In 1992, the U.N. General Assembly adopted the proclamation to observe the year 1999 as he International Year of the Older Persons.
The U.N. General Assembly has declared “1st October” as the International Day for the Elderly, later rechristened as the International Day of the Older Persons.
The U.N. General Assembly on December 16, 1991 adopted 18 principles which are organized into 5 clusters, namely independence, participation, care, self-fulfillment, and dignity of the older persons.
These principles provide a broad framework for action on ageing. Some of the Principles are as follows ((“Age well Study on Human Rights of Older Persons in India.” United Nations: Department of Economic and Social Affairs (DESA) – Economic and Social Council (ECOSOC).)):
Older Persons should have the opportunity to work and determine when to leave the work force.
Older Persons should remain integrated in society and participate actively in the formulation of policies which effect their wellbeing.
Older Persons should have access to health care to help them maintain the optimum level of physical, mental and emotional wellbeing.
Older Persons should be able to pursue opportunities for the full development of their potential and have access to educational, cultural, spiritual and recreational resources of society.
Older Persons should be able to live in dignity and security and should be free from exploitation and mental and physical abuse.
Art. 41: Right to work, to education and to public assistance in certain cases: The State shall, within the limits of economic capacity and development, make effective provision for securing the right to work, to education and to public assistance in cases of unemployment, old age, sickness and disablement, and in other cases of undeserved want.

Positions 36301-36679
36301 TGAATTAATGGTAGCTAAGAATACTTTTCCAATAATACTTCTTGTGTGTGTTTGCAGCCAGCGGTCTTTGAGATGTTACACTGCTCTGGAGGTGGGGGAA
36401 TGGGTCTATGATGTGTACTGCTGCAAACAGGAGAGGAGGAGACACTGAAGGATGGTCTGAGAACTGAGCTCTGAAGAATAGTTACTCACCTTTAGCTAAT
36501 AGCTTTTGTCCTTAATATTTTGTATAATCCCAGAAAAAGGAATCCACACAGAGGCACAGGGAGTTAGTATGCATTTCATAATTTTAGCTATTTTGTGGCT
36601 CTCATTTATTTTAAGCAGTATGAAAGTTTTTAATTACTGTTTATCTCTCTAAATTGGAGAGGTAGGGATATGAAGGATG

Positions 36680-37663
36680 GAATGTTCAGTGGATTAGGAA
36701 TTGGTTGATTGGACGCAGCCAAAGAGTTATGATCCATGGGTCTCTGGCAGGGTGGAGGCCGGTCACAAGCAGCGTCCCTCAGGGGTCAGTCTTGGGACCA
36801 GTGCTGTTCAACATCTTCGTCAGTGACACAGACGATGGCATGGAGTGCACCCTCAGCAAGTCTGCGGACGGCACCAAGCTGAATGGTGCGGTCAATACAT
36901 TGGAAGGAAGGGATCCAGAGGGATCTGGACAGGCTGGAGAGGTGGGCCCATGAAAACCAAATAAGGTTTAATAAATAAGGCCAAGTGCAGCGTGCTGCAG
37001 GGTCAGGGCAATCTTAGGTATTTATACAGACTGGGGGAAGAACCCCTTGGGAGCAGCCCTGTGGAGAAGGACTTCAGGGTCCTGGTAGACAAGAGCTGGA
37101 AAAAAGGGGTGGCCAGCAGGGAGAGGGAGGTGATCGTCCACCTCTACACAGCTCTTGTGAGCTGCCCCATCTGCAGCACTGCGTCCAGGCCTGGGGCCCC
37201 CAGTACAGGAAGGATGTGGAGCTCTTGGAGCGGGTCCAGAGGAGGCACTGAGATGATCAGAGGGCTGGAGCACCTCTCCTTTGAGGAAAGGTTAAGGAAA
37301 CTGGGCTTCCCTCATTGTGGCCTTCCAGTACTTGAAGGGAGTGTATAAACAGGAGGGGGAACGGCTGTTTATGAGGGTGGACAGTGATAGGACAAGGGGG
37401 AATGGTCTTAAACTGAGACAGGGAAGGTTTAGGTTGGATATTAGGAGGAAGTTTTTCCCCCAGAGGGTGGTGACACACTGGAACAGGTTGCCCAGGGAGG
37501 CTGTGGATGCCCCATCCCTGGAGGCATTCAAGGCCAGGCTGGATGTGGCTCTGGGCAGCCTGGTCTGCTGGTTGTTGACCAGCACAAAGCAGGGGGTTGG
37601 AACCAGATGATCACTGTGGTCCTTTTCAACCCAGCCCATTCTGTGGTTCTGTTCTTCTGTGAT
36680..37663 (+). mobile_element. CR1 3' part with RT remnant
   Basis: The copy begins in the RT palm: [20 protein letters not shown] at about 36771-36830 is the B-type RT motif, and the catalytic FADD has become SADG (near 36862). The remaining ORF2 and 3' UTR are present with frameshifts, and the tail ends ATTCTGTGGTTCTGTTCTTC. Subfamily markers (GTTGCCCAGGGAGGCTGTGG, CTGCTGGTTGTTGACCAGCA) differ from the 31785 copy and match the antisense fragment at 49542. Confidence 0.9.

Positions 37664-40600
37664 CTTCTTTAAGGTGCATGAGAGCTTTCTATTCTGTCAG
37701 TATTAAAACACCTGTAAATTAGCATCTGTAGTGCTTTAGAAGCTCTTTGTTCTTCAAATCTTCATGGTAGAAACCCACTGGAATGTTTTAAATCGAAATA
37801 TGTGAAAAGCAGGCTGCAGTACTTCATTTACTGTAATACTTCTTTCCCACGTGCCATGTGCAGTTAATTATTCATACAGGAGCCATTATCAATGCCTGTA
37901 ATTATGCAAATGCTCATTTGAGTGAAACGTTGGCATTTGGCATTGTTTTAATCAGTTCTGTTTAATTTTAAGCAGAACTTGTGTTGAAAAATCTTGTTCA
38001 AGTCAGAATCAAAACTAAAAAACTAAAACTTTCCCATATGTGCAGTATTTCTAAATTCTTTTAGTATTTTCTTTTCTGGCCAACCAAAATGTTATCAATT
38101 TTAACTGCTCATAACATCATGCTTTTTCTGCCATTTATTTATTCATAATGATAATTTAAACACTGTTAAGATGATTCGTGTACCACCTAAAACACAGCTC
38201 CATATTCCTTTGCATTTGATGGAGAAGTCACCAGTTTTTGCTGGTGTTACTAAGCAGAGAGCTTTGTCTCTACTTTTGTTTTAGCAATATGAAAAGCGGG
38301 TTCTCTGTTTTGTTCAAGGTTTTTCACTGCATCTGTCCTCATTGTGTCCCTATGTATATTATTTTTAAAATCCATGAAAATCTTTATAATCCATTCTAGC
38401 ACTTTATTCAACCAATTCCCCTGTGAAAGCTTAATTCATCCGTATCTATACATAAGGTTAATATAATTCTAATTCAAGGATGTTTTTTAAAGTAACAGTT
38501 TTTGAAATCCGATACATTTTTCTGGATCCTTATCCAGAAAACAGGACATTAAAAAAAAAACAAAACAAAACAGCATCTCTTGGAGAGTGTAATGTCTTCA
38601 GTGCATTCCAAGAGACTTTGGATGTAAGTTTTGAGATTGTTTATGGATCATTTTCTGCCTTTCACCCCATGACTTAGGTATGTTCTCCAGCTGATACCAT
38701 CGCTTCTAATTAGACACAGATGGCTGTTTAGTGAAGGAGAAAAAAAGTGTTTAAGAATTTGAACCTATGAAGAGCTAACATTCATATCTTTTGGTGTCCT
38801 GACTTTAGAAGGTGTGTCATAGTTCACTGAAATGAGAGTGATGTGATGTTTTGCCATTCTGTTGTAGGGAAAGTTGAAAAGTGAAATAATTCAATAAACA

Art. 46 : Promotion of educational and economic interests of ……. and other weaker sections: The State shall promote with special care the educational and economic interests of the weaker sections of the people…..and shall protect them from social injustice and all forms of exploitation.
However, these provision are included in the Chapter IV i.e., Directive Principles of the Indian Constitution. The Directive Principles, as stated in Article 37, are not enforceable by any court of law. But Directive Principles impose positive obligations on the State, i.e., what it should do. The Directive Principles have been declared to be fundamental in the governance of the country and the state has been placed under an obligation to apply them in making laws. The courts however cannot enforce a Directive Principle as it does not create any justiciable right in favour of any individual. It is most unfortunate that state has not made even a single Act which are directly related to the elderly persons ((Singh, Rakesh K. “Rights of Senior Citizen: Need of the Hour. Allahabad Law House, 2011)).